Author: Hollow <jkl;>     Reply to Message
Date: 11/13/2020 7:06:28 AM
Subject: RE: Amend your constitution...

I'm misspeaking. My apologies.

States have power not specifically given to the federal government(currency, foreign treaties, etc.). They are free to make laws that govern their own state, but those laws end at their borders. The Constitution also has a "supremacy clause". It grants federal laws supreme priority over state laws.

For alot of federal laws, they're written in a way that states can work with or around them. For instance, federal law says possession, use, or distribution of illegal drugs is prohibited. It doesn't specify what drugs are illegal. That is decided by state law which is why we've seen a huge increase in the number of states legalizing marijuana and even had Oregon just decriminalize hard drugs.

For your example, governors don't create laws, however, state governments have the same checks and balances system the federal government has. They have a legislative branch made up of reps from each district who create and pass laws within the limits of the Constitution and federal laws. If governors create policies that harm citizens, then the legislative or even judicial branches can step in to correct it. Citizens can vote out the current governor, petition their district rep to try and get the policy corrected, try and sue the state government, or move to another state. So, moving isn't their only option, but it is by far the easiest.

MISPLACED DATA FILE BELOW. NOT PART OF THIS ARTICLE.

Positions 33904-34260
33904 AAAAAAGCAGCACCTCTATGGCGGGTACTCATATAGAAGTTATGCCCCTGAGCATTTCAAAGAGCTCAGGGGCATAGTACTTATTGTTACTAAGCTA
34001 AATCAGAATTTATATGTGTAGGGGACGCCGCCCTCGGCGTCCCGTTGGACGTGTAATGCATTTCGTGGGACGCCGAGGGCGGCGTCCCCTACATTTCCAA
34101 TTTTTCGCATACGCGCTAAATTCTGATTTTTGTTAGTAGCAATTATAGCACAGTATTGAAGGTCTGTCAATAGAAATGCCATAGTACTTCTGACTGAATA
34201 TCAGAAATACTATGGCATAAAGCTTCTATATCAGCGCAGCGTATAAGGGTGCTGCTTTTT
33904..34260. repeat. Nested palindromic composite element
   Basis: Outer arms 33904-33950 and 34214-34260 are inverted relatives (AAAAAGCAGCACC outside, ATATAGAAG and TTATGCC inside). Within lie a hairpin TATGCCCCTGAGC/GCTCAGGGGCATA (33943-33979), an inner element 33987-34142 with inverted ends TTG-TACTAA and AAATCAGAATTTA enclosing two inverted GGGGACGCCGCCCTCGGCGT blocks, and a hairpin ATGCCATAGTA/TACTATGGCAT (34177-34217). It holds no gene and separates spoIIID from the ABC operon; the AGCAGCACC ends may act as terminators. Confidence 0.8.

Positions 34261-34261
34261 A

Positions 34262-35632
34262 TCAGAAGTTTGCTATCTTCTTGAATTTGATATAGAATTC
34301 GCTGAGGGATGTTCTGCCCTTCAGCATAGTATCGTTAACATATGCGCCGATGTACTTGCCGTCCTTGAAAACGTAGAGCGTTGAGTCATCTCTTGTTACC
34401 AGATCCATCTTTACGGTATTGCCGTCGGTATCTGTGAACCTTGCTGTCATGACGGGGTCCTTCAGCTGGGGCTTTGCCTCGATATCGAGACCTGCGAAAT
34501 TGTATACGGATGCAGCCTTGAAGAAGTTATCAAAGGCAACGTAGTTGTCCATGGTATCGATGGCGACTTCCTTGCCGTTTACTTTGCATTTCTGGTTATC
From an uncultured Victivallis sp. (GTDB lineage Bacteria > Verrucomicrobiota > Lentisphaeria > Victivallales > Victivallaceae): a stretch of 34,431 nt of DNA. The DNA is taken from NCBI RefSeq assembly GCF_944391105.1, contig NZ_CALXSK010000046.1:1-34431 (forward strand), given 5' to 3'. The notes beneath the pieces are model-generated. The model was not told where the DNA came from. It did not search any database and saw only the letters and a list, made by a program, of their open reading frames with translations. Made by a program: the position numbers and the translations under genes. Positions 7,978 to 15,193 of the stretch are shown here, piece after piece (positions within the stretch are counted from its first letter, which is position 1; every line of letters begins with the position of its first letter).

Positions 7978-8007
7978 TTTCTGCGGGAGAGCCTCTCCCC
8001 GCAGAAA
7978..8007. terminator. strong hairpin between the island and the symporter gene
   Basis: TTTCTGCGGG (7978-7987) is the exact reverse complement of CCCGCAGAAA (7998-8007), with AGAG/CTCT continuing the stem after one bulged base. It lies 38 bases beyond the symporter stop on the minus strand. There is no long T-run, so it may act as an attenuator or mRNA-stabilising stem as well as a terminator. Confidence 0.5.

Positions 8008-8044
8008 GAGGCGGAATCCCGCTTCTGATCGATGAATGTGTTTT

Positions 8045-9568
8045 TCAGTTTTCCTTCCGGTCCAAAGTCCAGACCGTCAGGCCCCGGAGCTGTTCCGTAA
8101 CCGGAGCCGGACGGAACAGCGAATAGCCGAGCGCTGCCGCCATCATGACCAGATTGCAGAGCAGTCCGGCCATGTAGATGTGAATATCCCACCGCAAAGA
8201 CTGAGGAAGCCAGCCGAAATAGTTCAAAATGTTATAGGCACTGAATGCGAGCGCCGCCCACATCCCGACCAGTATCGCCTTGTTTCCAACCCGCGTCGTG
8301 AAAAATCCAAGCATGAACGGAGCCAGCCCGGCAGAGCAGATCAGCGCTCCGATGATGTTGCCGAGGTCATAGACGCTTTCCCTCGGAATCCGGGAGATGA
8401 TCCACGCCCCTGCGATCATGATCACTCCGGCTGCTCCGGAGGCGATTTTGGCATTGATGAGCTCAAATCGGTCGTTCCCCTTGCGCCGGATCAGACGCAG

The federal laws themselves aren't necessarily the problem. There are laws like the civil rights act and equal employment opportunity. On the surface they are fantastic laws that protect against discrimination. The way it is used, however, does the exact opposite of what it was supposed to protect. In many instances, companies have to hire based on skin color or gender instead of qualifications. It hurts the company, citizens, and country as a whole.
The core values of the Constitution ARE individual rights. The federal government's power was given to protect those individual rights. How the government protects those individual rights is the difference between all the political parties.

Even if we had a 100% secure way of voting online, I don't care for it. There's no reason 99% of the people in the U.S. can't vote in person. If someone is out of the state, out of the country, sick and dying, we can still find ways that would allow them to vote in person.
Require an ID, make it a national holiday that shuts down all stores or turns them into voting sites so lines aren't awful, and go vote.